Here the wlro failed and nothing
more could bo heard from him , al
though the most persistent efforts were
made. The water at 3 p. m. was re
ported as high as In the great flood of
1893 , although at that tlmo the wind
was not as high. From Mobile to Fort
Morgan , a distance of 15 miles , and on
both sides of the bay , summer resorts
and summer houses are located. These
were. It Is believed , In the direct path
of the storm. It Is feared there has
been loss of llfo on some of the Isl
ands In Mississippi sound located just
outside the bar below Fort Morgan.
Advices from Flomaton , Ala. , wore
to the effect that the gulf storm
struck that place at 9 o'clock on Its
flight to the north. At midnight the
storm was raging with no signs of
abatement. No damage had boon
done In the city of Flomaton up to that
hour. Flqmaton Is GO miles north of
Mobile and no trains o'h the Louisville
and Nashville have gone south of that
place since yesterday.
A report received over a railroad
wlro says that the mill of the Dixie
lumber company , two miles north of
Mobllo , was carried away by the storm
and several emplojes were killed.
STOR'M STILL CONTINUES.
Tempest is General All Along tlie
Now Orleans , Aug. 1C. The storm
which has been sweeping the gulf
coast from Pensacola and moving
west during the past two days has
prostrated telegraph and telephone
wires to such an extent that news from
the outlying sections is hard to g 't.
The greatest fears have been enter
tained for the safety of the people
living at Port Eads , which is at the
mouth of the Mississippi river , and for
the ships that started for sea just be
fore the storm began. The wires to
Port Eads have been prostrated sliu-f
Tuesday night at 8 o'clock , but tin
Picayune reached a man who left there
at 2 o'clock Wednesday. Ho was at
IJuraH , which is CO miles down the
river , and the farthest point with
which there Is wire communication at
the present tlmo. This man describes
the storm which swept that section
as a regular tidal wave , similar to the
ono which resulted In such awful loss
of life In 1893. Ho Bays all the peopio
living on the east bank of the river
have moved up to the "jump , " which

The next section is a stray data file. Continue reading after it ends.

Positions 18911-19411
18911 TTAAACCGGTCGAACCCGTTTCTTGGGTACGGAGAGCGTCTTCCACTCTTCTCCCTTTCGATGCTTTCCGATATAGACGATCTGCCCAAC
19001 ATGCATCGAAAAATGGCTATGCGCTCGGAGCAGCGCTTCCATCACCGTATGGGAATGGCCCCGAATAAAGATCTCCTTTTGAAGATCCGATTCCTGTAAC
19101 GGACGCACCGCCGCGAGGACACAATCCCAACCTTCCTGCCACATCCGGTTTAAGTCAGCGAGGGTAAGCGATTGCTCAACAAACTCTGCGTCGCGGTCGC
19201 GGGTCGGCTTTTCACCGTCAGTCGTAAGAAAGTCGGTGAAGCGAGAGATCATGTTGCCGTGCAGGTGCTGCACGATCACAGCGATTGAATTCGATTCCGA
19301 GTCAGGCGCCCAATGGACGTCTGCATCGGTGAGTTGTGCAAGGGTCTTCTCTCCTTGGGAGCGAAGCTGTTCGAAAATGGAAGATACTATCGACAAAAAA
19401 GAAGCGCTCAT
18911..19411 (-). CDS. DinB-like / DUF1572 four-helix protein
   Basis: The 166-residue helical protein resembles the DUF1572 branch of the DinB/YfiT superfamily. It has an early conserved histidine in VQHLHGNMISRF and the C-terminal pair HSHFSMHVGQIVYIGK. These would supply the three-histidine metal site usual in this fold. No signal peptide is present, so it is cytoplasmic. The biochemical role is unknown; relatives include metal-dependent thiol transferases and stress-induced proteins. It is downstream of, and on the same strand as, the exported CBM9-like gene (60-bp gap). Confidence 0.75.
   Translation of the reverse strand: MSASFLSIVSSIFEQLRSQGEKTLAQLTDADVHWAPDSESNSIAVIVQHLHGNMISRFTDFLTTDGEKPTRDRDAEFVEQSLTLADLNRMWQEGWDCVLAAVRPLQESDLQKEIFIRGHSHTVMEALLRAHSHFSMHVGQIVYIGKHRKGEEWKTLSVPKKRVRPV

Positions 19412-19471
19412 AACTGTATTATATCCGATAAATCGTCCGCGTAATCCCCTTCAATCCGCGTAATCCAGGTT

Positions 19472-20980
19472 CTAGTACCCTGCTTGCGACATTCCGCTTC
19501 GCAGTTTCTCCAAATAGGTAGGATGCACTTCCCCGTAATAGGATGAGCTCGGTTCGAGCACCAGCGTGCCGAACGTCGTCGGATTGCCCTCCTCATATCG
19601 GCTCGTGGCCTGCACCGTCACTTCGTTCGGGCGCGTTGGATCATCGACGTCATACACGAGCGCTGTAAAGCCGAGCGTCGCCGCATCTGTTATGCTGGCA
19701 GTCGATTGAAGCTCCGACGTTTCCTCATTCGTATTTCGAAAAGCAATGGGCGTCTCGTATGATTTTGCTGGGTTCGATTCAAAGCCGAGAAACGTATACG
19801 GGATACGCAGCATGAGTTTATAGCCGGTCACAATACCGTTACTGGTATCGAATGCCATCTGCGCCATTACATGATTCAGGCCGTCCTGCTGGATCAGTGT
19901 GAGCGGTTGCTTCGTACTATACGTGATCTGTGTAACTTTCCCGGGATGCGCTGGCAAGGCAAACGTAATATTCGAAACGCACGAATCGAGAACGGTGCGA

Is 15 miles from the mouth of the rlvt-r.
The house of a man named Cobden ,
half a mile above the quarantine sta
tion was swept away , and the 15 mem-
bora of the family , Including nine chil
dren , were drowned. The quarantine
buildings were badly damaged , but no
one Injured. The government boat
General Reese Is believed to have been
lost. The pile driver at Port Eads was
sunk. The tugboat Buras was driven
ashore near the lighthouse , and later
It was reported that she had sunk.
Her crew were said to have been
saved. The tugboat Velasco went
down to Pass L'Outro , which Is the
eastern mouth of the river , with two
barges. When last seen she had her
decks awash , and Is believed to have
gone down. If this boat and her
barges have been lost , 20 moro peopio
have been drowned. There are numer
ous reports of Individual casualties
along the river from Buras to the
Not a single vessel has passed up
the river slnco the storm began and
great fears are entertained for the
ones which arc expected. There Is
serious apprehension concerning the
Chenlero Camlnadn and Grand Isle
sections , on the south Louisiana coast ,
west of the Mississippi river , where
2,000 lives were lost In 1893 by the
tidal wave. Up to this writing no
word has been received from that sec
tion , which Is largely Inhabited by fish
ermen , mostly Chinese and Malaya.
' Up to last midnight everything
HCCUIed to III- Safe lit tlll > MlHHlHHlpIll ,
rtiiist towns. Hay HI. Louis , Pass Chris- j
linn. Illloxl MlHHlnnlppI City and Oiean |
Springs lull since then not nnnl him
been lu'iinl fiom them. All \\lies nro
down but i.o gu-at fear In inter
MANY PHYSICIANS LICCN3CD.
Qtatc Oonrd Also Cites an Old Practi
tioner to Appear lor Trial.
Hes Moliies. Aug. H5.-'Uo | nlnto
board of health and hoard of medlcnl
examiners incl In Its otllco yesterday
Owing to the absence of ono member
of the hoard , who IH In Kuropo , It wan
Impossible to ( alto tip the question of
tlio disputed colleges or to take any
nrtlon regarding ( ho roguhulty of any
college | ) r. \t. \ o. Hroiuly. ace usi'd of
IrregnlarltleH , wan c-ltod to upiicar at
the next mooting of the hoard for
trlnl Dra , csihRon , AdnniH and Powers
were nanied aH delegati'H from ( ho
hoard to attend the meeting of ( ho
American Public HealfTi iiHHciclatloii
In Iluffalo next month , Ir Kennedy
the necrolary , will wrlto n papei lint
will not go. The hoard granted rcrdfl
cates to M omhalincnt and to 07 phynl
china ( o practice medicine In Iowa
OBSTRUCTION IS REMOVED.
Arcli Rock In San Francisco Harbor
Destroyed by Nltro-Gelatlne.
San KranclBco , Aug. 1C. . Shortly
after noon Arch Hock , ono of tin1 gicnt
CHt oliHtnictlons to imfo navigation In
San KranclHi-o hay , wan duntioyod
ever : to tons of nltrogelallim hclnn
cmplojod to remove the rocK , which
lay ubont midway Imtween Alc-iilraz
Inland and Iline Point. The lock \VIIH
sovc-ral acres In extent and all but IIH
nutnmlt was under wner. The explo
slon wa not off by electricity and HO
great was the conouRBlon that rod.
and debris were Hcattorod over a great
area and n column of water ami nloue
ever 1,000 feet In height arose from
the bay presenting a wonderful night.
The force ol the explosion was tnrrlllc
and could be felt In many HectlniiH of
the city. Largo quantities of
ANTHRAX CASES AT PENDER.